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Discussion Starter · #1 ·
Any tips for a hobbyist transitioning to a sideliner bee business???

I would really appreciate any tips ranging from equipment choices, minimizing overhead, increasing proficiency of operation (feeding choices, management), etc. I am still relatively small overwintering about 60 colonies right now, but have been growing steadily, at the minimum doubling annually. So far I have been trying to let the hobby pay for its own growth. I have been realizing that management techniques and equipment choices require optimization to transition to a productive business! I realize this is a broad topic, but any input would be appreciated!

These are the areas of beekeeping I am involved with:

1. Selling nucleus colonies (Any tips on commercially feeding nucs?)

2. Selling some queens (This year I am working on setting up an incubator to house cells, any tips?)

3. Honey production (Any tips on a honey extractor choice for my operation size?)
 

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Discussion Starter · #3 ·
Thanks Ian! That sounds like good advice!
 

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I'm with Ian.
Grow your operation along with your skills.
I did the same thing, doubling every year until common sense told me to start reducing the rate each year.
The MOST IMPORTANT thing that I can suggest is to put the bees health and conditions first.
There was a lame thread a while back where someone asked what the "commercial way" to introduce queens was.
Bees do not accept queens differently because they are in a commercial operation. Forget the "commercial" tag and never apoligise for being a good beekeeper!
Don't run your bee operation by jury. It's your operation; you make the final decisions.
Select best practices that work well for your peers and develop them slowly to your liking.
And one more very important thing:
One of the worse things I see is beekeepers that change almost every thing that they do every year.
As time goes on you will develop proceedures , feed, medications, queens, etc that work well.
It is good to rotate certain medications, but if you have a system that works DON'T SCREW WITH IT!
And be very careful about listening to those that jump aboard every kockameme scheme that pops up on the internet.
Try to find a commercial mentor that you wish to emulate ( based on solid sucsess) and pay close attention.
It sounds like you are off to a good start.
Good luck to you!
 

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I know its not what your looking for, but all your other questions can be categorized as either preference or affordability

I kept doubling every year for a bunch of years, and re invested my earnings. I turned over a lot of equipment, and built alot of equipment but it was the only way I could afford to build my op.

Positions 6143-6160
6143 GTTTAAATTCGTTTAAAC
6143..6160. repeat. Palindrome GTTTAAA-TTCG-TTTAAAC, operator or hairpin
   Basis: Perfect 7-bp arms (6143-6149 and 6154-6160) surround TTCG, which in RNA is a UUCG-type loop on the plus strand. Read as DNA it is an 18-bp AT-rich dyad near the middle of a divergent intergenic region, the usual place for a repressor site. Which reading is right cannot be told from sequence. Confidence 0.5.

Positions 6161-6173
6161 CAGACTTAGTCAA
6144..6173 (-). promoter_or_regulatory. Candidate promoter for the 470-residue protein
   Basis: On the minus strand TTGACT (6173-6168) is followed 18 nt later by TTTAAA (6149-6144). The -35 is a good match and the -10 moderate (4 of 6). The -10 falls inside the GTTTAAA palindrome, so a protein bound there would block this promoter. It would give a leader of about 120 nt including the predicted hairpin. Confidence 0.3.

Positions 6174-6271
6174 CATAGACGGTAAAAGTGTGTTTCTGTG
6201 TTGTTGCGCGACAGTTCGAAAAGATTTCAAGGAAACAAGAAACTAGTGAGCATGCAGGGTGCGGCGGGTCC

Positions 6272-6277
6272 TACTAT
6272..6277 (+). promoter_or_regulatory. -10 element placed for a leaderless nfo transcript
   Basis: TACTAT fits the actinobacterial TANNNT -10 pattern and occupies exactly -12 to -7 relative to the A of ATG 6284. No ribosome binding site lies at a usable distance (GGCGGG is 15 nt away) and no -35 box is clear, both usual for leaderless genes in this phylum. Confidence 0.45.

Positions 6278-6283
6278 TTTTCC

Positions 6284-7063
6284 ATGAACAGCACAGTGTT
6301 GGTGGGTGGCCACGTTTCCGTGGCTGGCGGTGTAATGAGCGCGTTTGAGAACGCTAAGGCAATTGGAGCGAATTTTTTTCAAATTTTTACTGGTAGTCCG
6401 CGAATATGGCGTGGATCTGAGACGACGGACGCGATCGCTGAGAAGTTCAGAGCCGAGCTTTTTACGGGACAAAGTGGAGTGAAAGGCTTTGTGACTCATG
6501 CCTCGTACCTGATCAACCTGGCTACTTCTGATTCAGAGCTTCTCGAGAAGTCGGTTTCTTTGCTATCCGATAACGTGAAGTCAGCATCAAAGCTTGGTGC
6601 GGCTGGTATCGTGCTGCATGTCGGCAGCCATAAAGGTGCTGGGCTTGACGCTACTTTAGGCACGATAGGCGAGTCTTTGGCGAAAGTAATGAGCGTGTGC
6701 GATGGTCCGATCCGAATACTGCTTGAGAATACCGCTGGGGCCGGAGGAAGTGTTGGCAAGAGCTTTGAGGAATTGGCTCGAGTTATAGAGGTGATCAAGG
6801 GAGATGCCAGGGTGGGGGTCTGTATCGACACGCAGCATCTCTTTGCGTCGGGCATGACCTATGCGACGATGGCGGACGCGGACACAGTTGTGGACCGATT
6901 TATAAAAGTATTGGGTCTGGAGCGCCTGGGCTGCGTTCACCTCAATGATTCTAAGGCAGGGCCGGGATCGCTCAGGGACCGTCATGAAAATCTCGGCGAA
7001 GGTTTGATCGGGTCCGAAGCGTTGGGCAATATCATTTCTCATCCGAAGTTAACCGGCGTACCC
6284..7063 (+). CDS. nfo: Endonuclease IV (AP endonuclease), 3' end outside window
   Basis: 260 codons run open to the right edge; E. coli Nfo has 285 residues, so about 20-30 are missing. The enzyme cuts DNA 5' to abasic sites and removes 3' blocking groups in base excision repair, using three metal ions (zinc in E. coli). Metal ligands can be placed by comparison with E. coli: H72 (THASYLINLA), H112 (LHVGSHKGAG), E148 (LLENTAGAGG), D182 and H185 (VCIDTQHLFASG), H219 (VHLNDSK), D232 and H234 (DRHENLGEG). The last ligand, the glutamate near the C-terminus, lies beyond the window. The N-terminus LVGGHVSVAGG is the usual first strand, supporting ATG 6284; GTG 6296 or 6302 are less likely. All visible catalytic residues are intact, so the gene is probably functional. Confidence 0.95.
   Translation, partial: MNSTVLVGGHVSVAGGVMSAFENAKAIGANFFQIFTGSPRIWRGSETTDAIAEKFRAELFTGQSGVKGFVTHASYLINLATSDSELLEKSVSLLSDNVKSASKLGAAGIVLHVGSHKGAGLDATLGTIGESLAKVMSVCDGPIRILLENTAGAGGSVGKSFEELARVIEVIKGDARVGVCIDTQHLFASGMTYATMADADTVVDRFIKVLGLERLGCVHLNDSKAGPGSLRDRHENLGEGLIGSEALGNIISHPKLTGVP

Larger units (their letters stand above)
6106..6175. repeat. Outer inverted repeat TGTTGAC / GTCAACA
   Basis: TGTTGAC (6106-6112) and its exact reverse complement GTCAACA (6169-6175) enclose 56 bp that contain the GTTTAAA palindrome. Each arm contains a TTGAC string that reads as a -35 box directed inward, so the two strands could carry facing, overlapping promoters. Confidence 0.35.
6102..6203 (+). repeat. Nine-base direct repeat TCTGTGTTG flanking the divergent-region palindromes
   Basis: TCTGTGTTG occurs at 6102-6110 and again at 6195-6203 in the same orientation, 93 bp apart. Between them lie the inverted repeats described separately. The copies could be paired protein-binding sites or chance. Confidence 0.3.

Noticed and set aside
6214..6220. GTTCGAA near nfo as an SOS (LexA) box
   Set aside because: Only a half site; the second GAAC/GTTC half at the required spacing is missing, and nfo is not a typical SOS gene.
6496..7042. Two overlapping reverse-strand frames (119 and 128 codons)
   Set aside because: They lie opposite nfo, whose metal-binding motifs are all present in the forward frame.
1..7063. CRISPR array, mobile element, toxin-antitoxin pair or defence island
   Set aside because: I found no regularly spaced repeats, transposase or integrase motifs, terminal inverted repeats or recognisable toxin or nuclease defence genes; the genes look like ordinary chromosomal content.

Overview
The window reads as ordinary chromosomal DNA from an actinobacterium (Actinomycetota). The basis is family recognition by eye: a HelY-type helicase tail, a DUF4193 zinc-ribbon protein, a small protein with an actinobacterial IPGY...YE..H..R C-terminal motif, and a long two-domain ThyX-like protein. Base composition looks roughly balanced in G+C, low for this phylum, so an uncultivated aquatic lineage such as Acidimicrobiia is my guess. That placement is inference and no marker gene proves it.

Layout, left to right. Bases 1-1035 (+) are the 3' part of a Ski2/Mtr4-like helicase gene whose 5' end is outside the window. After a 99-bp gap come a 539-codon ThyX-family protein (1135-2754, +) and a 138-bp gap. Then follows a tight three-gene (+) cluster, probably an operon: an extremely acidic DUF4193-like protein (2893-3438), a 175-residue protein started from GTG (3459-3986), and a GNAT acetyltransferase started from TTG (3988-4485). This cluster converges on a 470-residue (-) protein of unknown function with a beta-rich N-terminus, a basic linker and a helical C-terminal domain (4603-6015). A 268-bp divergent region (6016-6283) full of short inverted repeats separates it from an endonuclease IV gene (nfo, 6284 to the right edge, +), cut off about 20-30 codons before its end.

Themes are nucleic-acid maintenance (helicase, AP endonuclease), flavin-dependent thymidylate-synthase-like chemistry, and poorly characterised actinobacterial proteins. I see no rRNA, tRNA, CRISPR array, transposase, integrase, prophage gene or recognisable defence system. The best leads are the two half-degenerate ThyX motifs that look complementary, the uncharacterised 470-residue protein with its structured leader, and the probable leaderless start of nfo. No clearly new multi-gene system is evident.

I have seen guys jump in, and invest a pile of money on old equipment and bugs. The bugs died and the equipment looked ragged without bees in it.
 

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I see from your profile you are a Mercedes Tech, I think that will stand you in good stead. I have noticed that a common characteristic of beekeepers that seem to have commercial success, or those that post here at least, is the ability to fix equipment that breaks. That means as you scale up more options are open to you; For example it means that I would never scale up large enough to take advantage of automated extraction equipment as my wife only has time to fix so much... Good luck. There have been some really good threads on this forum about honey house design, and if you palletize designs for them etc.
 

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Beekeeping comes natural because that is what you want to do. Learn business operations, how to deal with regulations, accounting, and marketing. Your fellow beekeeper is both your friend and your competition. What is your plan for balancing friend vs. competition?
 

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I will add that everything has to be considered on a cost to profit basis. you can no longer afford to pay to keep bees basically. Buying wooden ware may no longer be an option but a necessity for example. better to pay the guy that can make them in a matter of seconds per piece than to spend hours in the shop making them yourself. You are paying for an awful lot. shop and equipment maintenance is not your concern etc.

Rearing your own queens on a large scale may give you a bigger bang for your time and effort. It also causes your bees to be doing the work for your apiary.

It is beekeeping as it was mentioned above. just more of it. frequency of various events will be more common. The better prepared you are to see the problem have the answer and implement it. the better you can get from hive to hive. and the more you can tend to.

Overhead will increase dramatically. you will not have as much room to order the whatever you need after you see you need it. being prepared will be a major hurdle to set for yourself. Don't think just a hive if you want to increase by one hive. think a hive and a half. That way when ti does better than expected you are ready. if it fails you are ready for the next two.

most importantly cross bridges as you reach them. don't fret how to deal with mites next fall. be focused on how to increase this spring. the fall will have it's own time to be worried about. You need to be focused on doing today what needs to be done and doing it well. With maybe an understanding of what might be coming. I am a firm believer that doing today well is the best prevention for a difficult tomorrow.

Don't loose your love of keeping bees.
 
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